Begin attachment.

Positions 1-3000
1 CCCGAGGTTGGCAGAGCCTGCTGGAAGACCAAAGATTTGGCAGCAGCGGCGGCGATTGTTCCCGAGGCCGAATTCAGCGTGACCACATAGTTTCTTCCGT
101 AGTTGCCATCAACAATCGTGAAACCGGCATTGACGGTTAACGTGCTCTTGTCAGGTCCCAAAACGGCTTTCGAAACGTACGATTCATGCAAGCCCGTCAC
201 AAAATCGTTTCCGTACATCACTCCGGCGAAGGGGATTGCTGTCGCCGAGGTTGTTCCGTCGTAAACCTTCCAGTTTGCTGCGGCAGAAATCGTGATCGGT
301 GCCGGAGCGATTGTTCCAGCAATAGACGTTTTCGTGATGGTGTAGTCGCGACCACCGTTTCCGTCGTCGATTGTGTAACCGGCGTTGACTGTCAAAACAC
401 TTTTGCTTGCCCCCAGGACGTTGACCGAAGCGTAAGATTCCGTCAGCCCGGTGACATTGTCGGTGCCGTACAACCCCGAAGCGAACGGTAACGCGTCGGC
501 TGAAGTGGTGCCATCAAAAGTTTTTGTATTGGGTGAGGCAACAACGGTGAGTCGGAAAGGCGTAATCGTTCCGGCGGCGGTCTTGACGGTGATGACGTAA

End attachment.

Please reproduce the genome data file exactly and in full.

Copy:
Positions 1-3000
1 CCCGAGGTTGGCAGAGCCTGCTGGAAGACCAAAGATTTGGCAGCAGCGGCGGCGATTGTTCCCGAGGCCGAATTCAGCGTGACCACATAGTTTCTTCCGT
101 AGTTGCCATCAACAATCGTGAAACCGGCATTGACGGTTAACGTGCTCTTGTCAGGTCCCAAAACGGCTTTCGAAACGTACGATTCATGCAAGCCCGTCAC
201 AAAATCGTTTCCGTACATCACTCCGGCGAAGGGGATTGCTGTCGCCGAGGTTGTTCCGTCGTAAACCTTCCAGTTTGCTGCGGCAGAAATCGTGATCGGT
301 GCCGGAGCGATTGTTCCAGCAATAGACGTTTTCGTGATGGTGTAGTCGCGACCACCGTTTCCGTCGTCGATTGTGTAACCGGCGTTGACTGTCAAAACAC
401 TTTTGCTTGCCCCCAGGACGTTGACCGAAGCGTAAGATTCCGTCAGCCCGGTGACATTGTCGGTGCCGTACAACCCCGAAGCGAACGGTAACGCGTCGGC
501 TGAAGTGGTGCCATCAAAAGTTTTTGTATTGGGTGAGGCAACAACGGTGAGTCGGAAAGGCGTAATCGTTCCGGCGGCGGTCTTGACGGTGATGACGTAA